The Aboriginal culture and heritage surrounding Ayers Rock (Uluru), a World Heritage site, is both what helps to create a sense of purpose and importance with the landmark, as well as what adds a bit of sensitivity and controversy with the tourism aspect in general.
The local Pitjantjatjara Aboriginal tribe considers Ayers Rock a sacred monolith, and the fact remains that Ayers Rock was settled thousands of years prior to the arrival of the foreign explorers. Legends say Ayers Rock was created in Dreamtime, and traditional rituals take place to this day in some of the caves, some of which also house ancient rock paintings.
Since the Aboriginals consider the monolith a sacred place, be aware that some areas do not allow photography. While not illegal, the Aboriginals prefer that hiking and climbing on top of Uluru be withheld since the structure, some caves and other sites on it are of significance to the culture.
This sensitivity should not be taken lightly as past examples prove. In 2010, a French tourist climbed to the top and proceeded to strip down to her bikini and put on high heels. Images shocked the Aboriginal community so much that they went as far as requesting her deportation from the country.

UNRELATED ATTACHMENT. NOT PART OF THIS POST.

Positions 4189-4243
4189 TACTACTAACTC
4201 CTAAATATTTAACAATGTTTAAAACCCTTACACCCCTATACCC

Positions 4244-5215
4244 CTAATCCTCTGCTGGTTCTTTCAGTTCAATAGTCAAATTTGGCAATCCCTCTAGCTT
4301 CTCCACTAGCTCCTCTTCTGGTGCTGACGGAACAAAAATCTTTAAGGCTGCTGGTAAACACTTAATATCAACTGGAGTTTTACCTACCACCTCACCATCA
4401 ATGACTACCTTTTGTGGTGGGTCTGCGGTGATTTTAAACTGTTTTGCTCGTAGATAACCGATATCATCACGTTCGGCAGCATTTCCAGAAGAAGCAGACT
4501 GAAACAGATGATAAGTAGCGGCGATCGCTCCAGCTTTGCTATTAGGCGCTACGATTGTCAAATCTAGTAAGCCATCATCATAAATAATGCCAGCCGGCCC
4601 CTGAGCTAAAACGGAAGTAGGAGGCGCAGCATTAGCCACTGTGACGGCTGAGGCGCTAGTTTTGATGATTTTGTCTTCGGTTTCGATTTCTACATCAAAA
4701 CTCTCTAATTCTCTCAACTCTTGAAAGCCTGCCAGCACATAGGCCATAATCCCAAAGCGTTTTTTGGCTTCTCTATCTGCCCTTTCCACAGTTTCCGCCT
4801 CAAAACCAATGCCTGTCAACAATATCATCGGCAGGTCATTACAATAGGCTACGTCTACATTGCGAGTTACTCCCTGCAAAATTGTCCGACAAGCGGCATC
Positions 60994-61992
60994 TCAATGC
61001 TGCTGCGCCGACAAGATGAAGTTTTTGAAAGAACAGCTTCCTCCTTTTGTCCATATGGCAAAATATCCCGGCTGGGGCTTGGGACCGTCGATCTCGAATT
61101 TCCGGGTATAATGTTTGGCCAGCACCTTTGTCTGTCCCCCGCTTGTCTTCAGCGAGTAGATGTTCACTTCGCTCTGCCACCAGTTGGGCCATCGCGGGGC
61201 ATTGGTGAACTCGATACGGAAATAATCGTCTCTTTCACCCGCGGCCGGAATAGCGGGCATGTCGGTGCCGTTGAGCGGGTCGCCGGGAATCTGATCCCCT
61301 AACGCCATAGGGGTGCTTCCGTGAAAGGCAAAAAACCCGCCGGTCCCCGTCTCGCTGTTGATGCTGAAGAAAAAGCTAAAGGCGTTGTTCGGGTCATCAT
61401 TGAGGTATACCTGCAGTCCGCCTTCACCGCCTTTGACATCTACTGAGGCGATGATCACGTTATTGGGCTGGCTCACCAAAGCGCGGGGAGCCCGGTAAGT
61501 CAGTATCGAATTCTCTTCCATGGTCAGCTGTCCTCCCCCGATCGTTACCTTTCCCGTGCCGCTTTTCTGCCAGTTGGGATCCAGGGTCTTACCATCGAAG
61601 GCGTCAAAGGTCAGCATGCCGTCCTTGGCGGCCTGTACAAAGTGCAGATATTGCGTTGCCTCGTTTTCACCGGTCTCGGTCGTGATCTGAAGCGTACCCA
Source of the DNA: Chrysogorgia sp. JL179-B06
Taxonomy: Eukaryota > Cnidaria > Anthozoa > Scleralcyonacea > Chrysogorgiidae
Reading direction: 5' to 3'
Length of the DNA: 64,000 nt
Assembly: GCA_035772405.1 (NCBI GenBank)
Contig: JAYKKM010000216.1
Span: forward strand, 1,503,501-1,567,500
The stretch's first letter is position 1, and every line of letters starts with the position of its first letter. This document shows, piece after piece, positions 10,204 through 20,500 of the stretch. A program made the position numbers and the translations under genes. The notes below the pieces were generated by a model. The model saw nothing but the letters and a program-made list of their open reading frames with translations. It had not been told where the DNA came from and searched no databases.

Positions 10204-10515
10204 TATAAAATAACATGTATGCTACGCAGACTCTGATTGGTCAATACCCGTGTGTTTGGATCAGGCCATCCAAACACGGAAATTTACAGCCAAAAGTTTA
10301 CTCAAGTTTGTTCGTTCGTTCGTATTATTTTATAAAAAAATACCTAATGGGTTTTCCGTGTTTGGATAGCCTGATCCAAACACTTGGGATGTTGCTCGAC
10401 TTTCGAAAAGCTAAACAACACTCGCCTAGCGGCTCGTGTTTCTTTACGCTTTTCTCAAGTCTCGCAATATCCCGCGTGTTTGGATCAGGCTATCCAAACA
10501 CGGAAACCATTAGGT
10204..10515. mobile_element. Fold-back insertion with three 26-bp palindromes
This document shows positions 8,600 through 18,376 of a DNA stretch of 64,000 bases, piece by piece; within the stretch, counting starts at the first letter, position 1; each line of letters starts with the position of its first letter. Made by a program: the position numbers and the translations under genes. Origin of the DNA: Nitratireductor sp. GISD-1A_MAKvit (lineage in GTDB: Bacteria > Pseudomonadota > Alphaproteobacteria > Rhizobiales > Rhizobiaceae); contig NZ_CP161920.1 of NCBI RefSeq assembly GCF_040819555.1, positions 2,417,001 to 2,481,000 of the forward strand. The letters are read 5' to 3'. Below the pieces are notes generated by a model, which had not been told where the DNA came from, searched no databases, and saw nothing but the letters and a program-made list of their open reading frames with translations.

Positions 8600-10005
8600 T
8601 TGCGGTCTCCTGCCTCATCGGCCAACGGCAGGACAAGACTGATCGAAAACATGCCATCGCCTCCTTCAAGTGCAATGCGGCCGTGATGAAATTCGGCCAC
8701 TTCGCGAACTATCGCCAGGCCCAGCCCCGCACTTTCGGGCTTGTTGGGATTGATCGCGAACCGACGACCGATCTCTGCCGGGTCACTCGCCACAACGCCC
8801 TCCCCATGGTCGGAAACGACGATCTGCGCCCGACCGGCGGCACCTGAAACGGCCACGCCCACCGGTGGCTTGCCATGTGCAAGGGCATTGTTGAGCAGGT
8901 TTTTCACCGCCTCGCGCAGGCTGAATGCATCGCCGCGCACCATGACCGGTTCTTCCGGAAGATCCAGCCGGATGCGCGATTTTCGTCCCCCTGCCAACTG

An additional incentive towards respecting the site revolves around desecrating or taking home souvenir rocks. Those who do are said to become cursed or have bad luck, so much so that past rock-takers have sent them back to travel agents and tour guides for replacement.
Individuals wishing to learn more about the Aboriginal culture at Ayers Rock are urged to visit the Uluru-Kata Tjuta Aboriginal Cultural Centre just south of Uluru. Other options include signing up for a day tour of Ayers Rock with Aboriginal guides.